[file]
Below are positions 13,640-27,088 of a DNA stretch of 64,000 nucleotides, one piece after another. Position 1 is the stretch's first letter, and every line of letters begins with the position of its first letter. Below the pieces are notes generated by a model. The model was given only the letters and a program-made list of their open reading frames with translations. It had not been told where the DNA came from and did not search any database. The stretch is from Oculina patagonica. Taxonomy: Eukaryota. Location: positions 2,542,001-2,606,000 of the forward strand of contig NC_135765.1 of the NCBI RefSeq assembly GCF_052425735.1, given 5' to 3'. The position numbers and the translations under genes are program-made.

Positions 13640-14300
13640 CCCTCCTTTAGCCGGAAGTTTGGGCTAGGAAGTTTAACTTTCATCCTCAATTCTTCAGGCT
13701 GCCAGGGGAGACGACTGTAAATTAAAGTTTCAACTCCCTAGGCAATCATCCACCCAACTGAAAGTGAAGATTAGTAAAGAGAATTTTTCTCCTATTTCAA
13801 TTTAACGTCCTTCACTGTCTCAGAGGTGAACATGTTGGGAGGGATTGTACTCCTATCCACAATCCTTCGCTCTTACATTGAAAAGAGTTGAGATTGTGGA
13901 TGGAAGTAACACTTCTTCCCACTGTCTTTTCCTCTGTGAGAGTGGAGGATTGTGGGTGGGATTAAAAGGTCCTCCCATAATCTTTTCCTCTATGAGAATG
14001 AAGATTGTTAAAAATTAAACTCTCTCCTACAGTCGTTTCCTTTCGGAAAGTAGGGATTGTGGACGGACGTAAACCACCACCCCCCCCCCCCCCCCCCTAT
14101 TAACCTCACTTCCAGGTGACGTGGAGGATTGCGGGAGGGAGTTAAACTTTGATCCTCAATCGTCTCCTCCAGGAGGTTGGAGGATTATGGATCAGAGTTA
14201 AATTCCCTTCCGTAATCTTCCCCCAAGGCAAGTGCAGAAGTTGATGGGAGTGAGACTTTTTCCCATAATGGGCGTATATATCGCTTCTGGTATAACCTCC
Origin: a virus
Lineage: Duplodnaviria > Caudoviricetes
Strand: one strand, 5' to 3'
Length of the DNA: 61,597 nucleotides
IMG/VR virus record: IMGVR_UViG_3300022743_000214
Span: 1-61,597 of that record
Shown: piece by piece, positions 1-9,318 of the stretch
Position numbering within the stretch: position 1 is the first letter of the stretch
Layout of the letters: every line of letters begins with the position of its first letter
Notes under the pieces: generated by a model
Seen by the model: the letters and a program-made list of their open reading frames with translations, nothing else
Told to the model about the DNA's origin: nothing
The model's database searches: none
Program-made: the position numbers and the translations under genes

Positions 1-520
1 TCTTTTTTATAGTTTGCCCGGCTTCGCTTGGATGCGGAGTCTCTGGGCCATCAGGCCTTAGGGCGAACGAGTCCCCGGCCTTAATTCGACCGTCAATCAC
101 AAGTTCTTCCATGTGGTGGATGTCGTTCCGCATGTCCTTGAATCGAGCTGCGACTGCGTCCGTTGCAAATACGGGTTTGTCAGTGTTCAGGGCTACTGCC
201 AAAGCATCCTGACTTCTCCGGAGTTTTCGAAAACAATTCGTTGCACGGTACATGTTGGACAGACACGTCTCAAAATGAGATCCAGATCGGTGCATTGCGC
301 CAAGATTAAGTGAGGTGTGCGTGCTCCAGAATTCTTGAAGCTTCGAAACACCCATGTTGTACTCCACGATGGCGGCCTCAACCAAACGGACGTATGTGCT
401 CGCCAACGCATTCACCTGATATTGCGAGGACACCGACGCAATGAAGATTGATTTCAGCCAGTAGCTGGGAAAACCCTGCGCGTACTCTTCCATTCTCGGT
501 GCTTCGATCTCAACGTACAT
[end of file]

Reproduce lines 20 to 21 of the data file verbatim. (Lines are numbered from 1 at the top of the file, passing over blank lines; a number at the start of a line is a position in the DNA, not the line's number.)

Seen by the model: the letters and a program-made list of their open reading frames with translations, nothing else
Told to the model about the DNA's origin: nothing